[ree-der] /ˈri dər/
a person who .
a schoolbook for instruction and practice in .
a second-grade reader.
a book of collected or assorted writings, especially when related in theme, authorship, or instructive purpose; anthology:
a Hemingway reader; a sci-fi reader.
a person employed to read and evaluate manuscripts offered for publication.
a person who reads or recites before an audience; elocutionist.
a person authorized to read the lessons, Bible, etc., in a church service.
a lecturer or instructor, especially in some British universities:
to be appointed reader in English history.
an assistant to a professor, who grades examinations, papers, etc.
Computers. a device that reads data, programs, or control information from an external storage medium for transmission to main storage.
a machine or device that projects or enlarges a microform image on a screen or other surface for reading.
a playing card marked on its back so that the suit or denomination of the card can be identified.
Library Science. the user of a library; library patron.
the process of interpreting data in printed, handwritten, bar-code, or other visual form by a device (optical scanner or reader) that scans and identifies the data.
a person who reads
a person who is fond of reading
a person who reads aloud in public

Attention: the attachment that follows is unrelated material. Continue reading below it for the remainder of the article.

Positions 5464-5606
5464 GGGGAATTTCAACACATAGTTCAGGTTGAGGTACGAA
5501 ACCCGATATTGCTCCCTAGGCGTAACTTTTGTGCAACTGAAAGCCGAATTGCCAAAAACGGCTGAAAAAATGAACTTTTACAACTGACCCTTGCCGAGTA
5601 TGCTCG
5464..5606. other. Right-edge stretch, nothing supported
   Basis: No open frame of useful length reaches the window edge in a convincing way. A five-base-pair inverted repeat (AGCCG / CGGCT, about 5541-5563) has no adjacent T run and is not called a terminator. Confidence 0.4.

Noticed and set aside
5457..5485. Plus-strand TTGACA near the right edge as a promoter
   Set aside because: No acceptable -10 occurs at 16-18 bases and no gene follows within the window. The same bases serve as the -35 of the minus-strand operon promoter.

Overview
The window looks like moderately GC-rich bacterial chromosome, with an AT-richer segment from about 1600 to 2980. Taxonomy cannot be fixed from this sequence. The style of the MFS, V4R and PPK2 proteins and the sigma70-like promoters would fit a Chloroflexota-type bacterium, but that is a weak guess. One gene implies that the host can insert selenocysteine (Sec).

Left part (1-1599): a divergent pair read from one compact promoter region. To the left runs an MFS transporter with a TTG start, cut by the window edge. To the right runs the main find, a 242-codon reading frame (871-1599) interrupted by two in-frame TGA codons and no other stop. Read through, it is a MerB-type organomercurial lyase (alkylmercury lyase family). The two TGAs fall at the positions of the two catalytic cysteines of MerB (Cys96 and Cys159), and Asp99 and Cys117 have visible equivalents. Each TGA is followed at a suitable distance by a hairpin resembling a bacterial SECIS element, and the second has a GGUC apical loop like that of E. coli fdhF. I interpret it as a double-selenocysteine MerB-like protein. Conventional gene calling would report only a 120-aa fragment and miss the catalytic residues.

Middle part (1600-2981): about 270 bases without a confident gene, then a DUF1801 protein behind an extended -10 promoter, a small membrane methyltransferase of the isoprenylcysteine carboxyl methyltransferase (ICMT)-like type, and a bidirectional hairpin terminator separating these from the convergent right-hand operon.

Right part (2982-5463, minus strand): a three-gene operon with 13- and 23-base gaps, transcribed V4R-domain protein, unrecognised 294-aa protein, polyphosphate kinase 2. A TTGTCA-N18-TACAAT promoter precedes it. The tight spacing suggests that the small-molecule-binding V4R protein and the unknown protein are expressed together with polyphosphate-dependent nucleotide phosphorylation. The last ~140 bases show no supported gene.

a person who reads and assesses the merit of manuscripts submitted to a publisher
a person employed to read proofs and indicate errors by comparison with the original copy; proofreader
short for lay reader
(Judaism, mainly Brit) another word for cantor (sense 1)
Old English rædere “person who reads aloud to others; lector; scholar; diviner, interpreter,” agent noun from rædan (see read (v.)). Cf. Dutch rader “adviser,” Old High German ratari “counselor.” Old English fem. form was rædistre.
Marked playing cards: The cards and dice were crooked, the cards being readers (1894+ Gambling)
[ree-der-ship] /ˈri dərˌʃɪp/ noun 1. the people who read or are thought to read a particular book, newspaper, magazine, etc.: The periodical has a dwindling readership. 2. the duty, status, or profession of a . 3. (especially in British universities) the position of instructor or lecturer. 4. the state or quality of being a reader: […]
- Read-eval-print loop
language, LISP, programming (REPL) A programming structure within LISP which repeatedly reads a form from the user, evaluates it, and displays the result. A read-eval-print loop forms the basis of the Top-Level shell that programmers of the LISP family of languages interact with. In many dialects of LISP a very simple REPL could be implemented […]
- Read from the same page
verb phrase To agree; see eye to eye: These guys, reading from the same page for the first time in years, signed the pact (1990s+)
[red-ee] /ˈrɛd i/ adjective, readier, readiest. 1. completely prepared or in fit condition for immediate action or use: troops ready for battle; Dinner is ready. 2. duly equipped, completed, adjusted, or arranged, as for an occasion or purpose: The mechanic called to say that the car is ready. 3. willing: ready to forgive. 4. prompt […]